•Red Hat Enterprise Linux 5 (UL6+) (32-bit. 64 bit supported in 32-bit mode) download
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Do you have a particular reason for wanting version 5? The current 32-bit version is 6. If you want to use it and not just evaluate it, and if you don't want to pay, then CentOS is the real thing: the only difference is the lack of patented software and the labeling.
CentOS is the real thing: the only difference is the lack of patented software and the labeling.
Im unsure what 'patented' software you are talking about but:
Your assumption that there are only two differences is incorrect. There are more differences, such as these:
Centos is built from RHEL source released 'whenever'. Centos is always lagging behind Red Hat because of this. Security patches take days to weeks to filter to Centos so a 0-day vulnerability might go unpatched in Centos for longer.
There is no official support for Centos, although some Red Hat shops will support Centos
There is no way to get certified on Centos. This breaks the rules of some companies which will not allow Centos to be installed on their servers, because no one can be certified to run them.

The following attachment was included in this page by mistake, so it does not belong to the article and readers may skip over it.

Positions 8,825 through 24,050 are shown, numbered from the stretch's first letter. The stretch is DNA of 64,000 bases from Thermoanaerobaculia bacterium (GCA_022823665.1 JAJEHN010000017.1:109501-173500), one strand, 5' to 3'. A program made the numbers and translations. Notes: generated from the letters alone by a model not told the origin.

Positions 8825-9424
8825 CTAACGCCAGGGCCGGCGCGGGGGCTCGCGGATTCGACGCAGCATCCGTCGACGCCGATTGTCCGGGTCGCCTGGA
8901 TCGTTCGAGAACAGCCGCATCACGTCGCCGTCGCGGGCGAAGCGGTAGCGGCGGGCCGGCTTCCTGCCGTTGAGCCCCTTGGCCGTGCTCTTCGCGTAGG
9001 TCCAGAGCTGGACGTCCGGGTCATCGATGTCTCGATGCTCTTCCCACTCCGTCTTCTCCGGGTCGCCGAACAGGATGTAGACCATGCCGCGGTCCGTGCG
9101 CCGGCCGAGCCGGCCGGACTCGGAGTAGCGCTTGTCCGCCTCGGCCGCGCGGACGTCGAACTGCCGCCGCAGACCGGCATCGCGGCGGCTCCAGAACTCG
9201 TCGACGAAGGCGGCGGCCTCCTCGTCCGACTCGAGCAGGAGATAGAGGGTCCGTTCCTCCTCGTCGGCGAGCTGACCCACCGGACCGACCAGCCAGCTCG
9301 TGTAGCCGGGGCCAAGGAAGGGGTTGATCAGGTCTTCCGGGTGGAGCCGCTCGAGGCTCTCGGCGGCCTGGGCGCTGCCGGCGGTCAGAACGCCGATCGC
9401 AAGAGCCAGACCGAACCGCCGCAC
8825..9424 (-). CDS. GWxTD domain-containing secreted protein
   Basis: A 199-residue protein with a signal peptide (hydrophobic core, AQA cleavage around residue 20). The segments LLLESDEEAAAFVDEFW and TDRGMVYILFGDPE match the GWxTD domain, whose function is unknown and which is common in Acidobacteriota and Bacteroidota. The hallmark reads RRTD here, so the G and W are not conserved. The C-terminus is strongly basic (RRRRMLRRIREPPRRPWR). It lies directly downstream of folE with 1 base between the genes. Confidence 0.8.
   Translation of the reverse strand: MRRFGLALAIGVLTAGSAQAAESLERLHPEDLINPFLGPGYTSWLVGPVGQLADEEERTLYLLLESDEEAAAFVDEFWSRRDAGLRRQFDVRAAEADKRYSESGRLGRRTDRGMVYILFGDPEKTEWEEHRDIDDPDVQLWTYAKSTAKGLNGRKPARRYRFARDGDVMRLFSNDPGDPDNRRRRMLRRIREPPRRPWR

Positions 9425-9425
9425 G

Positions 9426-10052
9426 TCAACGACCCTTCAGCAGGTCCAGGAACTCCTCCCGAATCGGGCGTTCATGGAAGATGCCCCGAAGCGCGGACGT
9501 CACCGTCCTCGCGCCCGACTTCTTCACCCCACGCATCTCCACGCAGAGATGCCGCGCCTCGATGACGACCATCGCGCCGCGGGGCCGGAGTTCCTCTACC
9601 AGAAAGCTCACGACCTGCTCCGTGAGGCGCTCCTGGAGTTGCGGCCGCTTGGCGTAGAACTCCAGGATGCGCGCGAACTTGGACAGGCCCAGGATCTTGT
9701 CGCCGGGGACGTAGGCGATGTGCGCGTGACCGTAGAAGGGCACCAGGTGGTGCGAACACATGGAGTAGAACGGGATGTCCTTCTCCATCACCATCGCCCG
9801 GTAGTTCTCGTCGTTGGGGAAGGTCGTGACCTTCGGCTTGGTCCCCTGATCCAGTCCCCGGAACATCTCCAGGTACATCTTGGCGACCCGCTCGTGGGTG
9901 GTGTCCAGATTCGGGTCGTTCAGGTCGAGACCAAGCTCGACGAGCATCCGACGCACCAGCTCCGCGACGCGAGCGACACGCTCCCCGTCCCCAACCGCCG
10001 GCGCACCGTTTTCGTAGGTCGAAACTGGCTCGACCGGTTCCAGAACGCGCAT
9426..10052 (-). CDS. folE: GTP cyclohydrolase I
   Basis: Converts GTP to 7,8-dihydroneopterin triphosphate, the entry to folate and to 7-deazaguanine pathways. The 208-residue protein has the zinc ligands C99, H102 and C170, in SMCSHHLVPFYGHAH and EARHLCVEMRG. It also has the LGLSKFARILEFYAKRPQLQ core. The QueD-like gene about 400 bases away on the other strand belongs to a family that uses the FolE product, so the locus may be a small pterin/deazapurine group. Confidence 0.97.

They remove the branding and artwork from the distro and replace it with Centos branding and artwork. The labeling, ie the name Red Hat, does not have to be removed from everything. A quick grep will confirm this. This is because of the special license in place for those files/programs.
Centos is based off the AS version of RHEL. Whereas RHEL comes in flavors of AS, WS, PWS and ES.
Red Hat will continue to support a 'point release' such as 5.6, whereas Centos abandons point releases after an update. "You are on your own" as Centos says.
Last edited by szboardstretcher; 07-21-2014 at 11:56 AM.
unless you 100% MUST USE the older legacy 5 series
-- like for old 10+ year old hardware
the current older 5 is RHEL 5.10
using the current stable RHEL 6.5 is VERY recommended
or test your software on the NEW released RHEL 7.0
1. CentOS may have lagged in the past, but it is hardly likely to do so in the future, now that it's been effectively taken over by Red Hat. CentOS 7 arrived less than a month after RH7: it used to take much longer than that.
2. If CentOS is so vulnerable, why does it always show up as the first or second most popular Linux on webservers?
3. When I said they were compatible, I was referring to what you download. Support, etc is obviously a different matter.
4. By patented software, I meant software patented in the USA. (What else?) RHEL can include it by charging, CentOS (and Fedora) can't. It was ages before I discovered that setting subpixel-smoothing in Fedora didn't actually do anything: it had been disabled because RH's lawyers said there was a patent on the algorithm.